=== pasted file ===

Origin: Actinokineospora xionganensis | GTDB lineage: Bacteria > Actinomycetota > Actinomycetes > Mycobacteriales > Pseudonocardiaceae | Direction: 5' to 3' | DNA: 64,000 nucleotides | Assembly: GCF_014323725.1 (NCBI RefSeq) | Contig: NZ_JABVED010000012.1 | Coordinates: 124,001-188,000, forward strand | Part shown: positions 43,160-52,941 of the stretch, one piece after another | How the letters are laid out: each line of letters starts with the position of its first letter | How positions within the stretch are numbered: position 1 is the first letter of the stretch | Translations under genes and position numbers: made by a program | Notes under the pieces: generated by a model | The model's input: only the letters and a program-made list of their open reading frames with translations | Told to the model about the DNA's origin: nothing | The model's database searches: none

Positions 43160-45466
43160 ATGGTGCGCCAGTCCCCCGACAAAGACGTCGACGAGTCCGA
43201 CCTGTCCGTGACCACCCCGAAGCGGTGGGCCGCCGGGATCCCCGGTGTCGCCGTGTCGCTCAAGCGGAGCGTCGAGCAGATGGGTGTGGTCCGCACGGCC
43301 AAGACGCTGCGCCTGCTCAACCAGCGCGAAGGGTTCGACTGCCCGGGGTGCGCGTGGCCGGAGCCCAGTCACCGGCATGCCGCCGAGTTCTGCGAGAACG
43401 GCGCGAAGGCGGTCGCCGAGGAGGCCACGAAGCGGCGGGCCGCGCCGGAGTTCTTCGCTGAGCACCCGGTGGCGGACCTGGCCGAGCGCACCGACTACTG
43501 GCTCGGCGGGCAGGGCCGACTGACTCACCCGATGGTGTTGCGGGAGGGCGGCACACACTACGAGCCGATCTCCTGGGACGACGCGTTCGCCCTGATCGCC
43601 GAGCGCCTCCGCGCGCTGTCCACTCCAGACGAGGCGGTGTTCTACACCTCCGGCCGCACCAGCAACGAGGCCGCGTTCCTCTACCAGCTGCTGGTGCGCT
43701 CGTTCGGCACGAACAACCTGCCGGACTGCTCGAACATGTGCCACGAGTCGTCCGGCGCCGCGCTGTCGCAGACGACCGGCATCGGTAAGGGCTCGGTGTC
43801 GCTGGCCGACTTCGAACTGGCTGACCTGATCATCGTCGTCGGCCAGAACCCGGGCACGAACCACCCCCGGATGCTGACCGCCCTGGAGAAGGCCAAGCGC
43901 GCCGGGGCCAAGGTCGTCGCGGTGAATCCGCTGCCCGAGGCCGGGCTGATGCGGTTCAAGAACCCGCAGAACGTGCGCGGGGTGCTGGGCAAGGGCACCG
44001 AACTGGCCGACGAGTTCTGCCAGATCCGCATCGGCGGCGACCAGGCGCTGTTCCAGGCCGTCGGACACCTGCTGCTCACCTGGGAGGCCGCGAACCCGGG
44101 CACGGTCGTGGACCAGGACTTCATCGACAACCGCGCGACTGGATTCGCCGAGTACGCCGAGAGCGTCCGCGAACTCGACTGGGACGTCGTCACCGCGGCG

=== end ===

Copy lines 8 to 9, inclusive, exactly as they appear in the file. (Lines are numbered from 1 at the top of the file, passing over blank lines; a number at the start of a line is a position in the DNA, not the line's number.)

43601 GAGCGCCTCCGCGCGCTGTCCACTCCAGACGAGGCGGTGTTCTACACCTCCGGCCGCACCAGCAACGAGGCCGCGTTCCTCTACCAGCTGCTGGTGCGCT
43701 CGTTCGGCACGAACAACCTGCCGGACTGCTCGAACATGTGCCACGAGTCGTCCGGCGCCGCGCTGTCGCAGACGACCGGCATCGGTAAGGGCTCGGTGTC